This will make approx. 40 small meatballs which is a lot so you have a few options: prepare as stated to feed a crowd, cut meatball ingredients in half (but not the sauce ingredients), or form all the meatballs and freeze half for later (freeze before cooking by placing in a single layer on a parchment covered sheet pan in the freezer until frozen, then transfer to an airtight container or ziptop bag). I opted to freeze half. I plan to cook them under the broiler at a later date (after thawing them) and serve them as kebabs or cook the sauce again and re-live this meal (very happily)!
Chicken Kofta Masala
Ingredients for the meatballs:
- 2 lbs. ground chicken
- 3 jalapenos, seeds and ribs removed (according to how high you want the heat level) and roughly chopped
- 1 medium yellow onions, peeled and roughly chopped
- Room temperature water
- 1 tbsp. of 1 packet of Kofta Masala Curry Mix (1.75 ounces pack- Shan is a major brand of this and it can be found at Indian/Pakistani grocery stores. You will need the rest of the pack for the gravy)
- Canola or vegetable oil
- Black pepper
- Kosher salt
Ingredients for the gravy:
- 4 medium size tomatoes
- 1 medium head of garlic, each clove peeled and roughly chopped
- 3 tbsp. fresh grated ginger
- 2 medium onions, peeled and roughly chopped
- Remainder of the kafta mix packet
- 2 tbsp. plain Greek yogurt (you may use regular yogurt; you may add more at the end to bring the heat level down or serve as an option for people to add to their individual servings)
- Crushed red pepper, optional
- Chopped, halved or whole boiled eggs, optional
- ½ cup Cilantro roughly chopped, to garnish
- Basmati rice to serve, optional
- Naan bread to serve, optional
- Place ground chicken in a large mixing bowl
- In the bowl of a food processor, add one of the chopped onions, the jalapenos, a sprinkle of kosher salt and 1 tbsp. of water
- Process until a paste is formed and drain off as much water as possible by placing it in a fine mesh sieve and pressing down gently to allow any excess water to drain out. Since there is no binder (aka breadcrumbs) you don’t want this to be too wet. (If you want a really soft meatball, you may add one piece of soft white bread, soaked in milk, with the milk squeezed out after about a 5 minutes soak. You may also opt to add one well beaten egg to the mix to act as a binder. Neither of these should be necessary with the proper chilling and handling, however. If you don’t have adequate time to allow the meatballs to set up in the fridge add the bread and/or egg)
- Add the paste to the ground chicken along with one tablespoon of the kofta masala mix, 2 tsp. black pepper (or more if desired), 2 tbsp. oil and mix well with hands
- Wet hands and form small meatballs- should make about 40- placing in a single layer on a sheet pan. The mixture will be very soft so if you can’t make perfectly shaped meat balls at this stage, don’t fret.
- Refrigerate for at least 4 hours or overnight to firm up the meatballs. You can reroll the meatballs at this point if desired, as the meat will hold its shape better.
- In the bowl of a food processor, place the tomatoes, garlic, ginger, remaining onions and a sprinkle of kosher salt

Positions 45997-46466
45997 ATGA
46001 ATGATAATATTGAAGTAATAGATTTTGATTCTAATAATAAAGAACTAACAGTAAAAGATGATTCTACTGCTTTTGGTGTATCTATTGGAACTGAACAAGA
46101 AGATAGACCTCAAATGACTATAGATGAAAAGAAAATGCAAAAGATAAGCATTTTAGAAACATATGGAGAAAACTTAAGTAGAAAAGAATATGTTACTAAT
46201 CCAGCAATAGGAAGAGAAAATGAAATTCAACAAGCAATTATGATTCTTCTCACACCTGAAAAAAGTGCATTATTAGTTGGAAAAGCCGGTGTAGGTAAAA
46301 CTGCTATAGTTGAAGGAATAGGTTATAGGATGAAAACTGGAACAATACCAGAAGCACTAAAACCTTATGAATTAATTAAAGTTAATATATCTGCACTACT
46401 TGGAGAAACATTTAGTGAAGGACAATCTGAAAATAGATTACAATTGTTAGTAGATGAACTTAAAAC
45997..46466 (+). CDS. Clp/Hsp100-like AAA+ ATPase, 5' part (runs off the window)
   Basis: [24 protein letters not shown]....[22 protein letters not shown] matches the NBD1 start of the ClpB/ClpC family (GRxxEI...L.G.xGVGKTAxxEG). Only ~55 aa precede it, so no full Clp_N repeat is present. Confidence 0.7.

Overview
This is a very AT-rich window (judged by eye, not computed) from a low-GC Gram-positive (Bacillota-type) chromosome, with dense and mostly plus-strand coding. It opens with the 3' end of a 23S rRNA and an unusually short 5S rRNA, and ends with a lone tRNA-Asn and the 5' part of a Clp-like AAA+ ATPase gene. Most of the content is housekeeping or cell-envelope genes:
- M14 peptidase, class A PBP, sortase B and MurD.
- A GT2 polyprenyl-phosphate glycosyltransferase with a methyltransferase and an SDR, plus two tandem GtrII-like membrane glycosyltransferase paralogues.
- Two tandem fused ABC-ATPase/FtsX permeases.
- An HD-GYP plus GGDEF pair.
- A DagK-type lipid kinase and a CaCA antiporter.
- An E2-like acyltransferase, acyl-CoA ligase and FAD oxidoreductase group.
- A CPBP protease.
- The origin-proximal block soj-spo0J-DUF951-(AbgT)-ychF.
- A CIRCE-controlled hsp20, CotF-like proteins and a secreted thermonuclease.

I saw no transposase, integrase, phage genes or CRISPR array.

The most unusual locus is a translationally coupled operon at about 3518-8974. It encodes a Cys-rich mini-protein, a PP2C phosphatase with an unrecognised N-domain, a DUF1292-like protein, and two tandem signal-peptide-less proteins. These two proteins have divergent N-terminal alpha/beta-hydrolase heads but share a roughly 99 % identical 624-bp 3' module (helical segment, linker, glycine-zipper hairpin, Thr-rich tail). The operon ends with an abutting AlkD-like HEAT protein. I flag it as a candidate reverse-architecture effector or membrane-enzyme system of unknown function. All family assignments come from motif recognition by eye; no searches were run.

- Process until a paste/puree is formed
- Add 1 tablespoon of oil to a large sauté pan or dutch oven (one with at least 12 inches in diameter, at least 2 inch straight sides and a cover) over medium heat. You need to be able to fit all the meatballs in it in a single layer
- Cook the tomato/ginger/garlic/onion paste in the warm oil for 2-3 minutes, stirring frequently
- Add the remaining kofta masala mix and continue to cook for 5-7 minutes more, again, stirring frequently
- Add the yogurt and stir to incorporate it
- Carefully add the meatballs to the gravy
- Cover with a lid and allow to cook for 10 minutes
- Remove the lid and very gently stir/flip the meatballs and cook for another 10-15 minutes, or until cooked through
- Check for seasoning: add more salt, to taste, crushed red pepper if more heat is desired or an additional tbsp. of yogurt if too spicy
- Mix in the hard-boiled egg, if using, remove from heat and garnish with cilantro
- If you want the sauce to be thinner, add a bit more water. If you want it thicker, reduce it longer over the heat
- Serve with naan and/or rice if desired
I do hope you try this dish. I love middle-eastern and Indian cuisine. Curries in particular, which this is. Enjoy 🙂
I realize there is a lot to read an taking in in this post so I will put the naan bread recipe and instructions in a subsequent post. I am glad I tried making my own naan though, it was quite gratifying, delicious and actually cheaper than buying it at the grocery store. It goes perfectly with this meal and it’s great to take a bite of when your mouth is tingling from all the spices going on!
And please do check out the Facebook page for Texas King Cafe & Grill! They are always posting pictures that get my mouth watering. I wish I lived down there sometimes just so I could go in and try the food! So if you live in Texas (especially near Plano), make a trip out to see ’em. If this recipe is any indication of what they have to offer, I wouldn’t hesitate! A special shout-out to Sohail who made this recipe and post a reality for me! Thanks for putting up with all of my questions and naivete about cooking this cuisine: I promise I’ll get better with practice. Thanks a bunch! I’m hoping there will be more awesome recipes from you up here in the near future! 🙂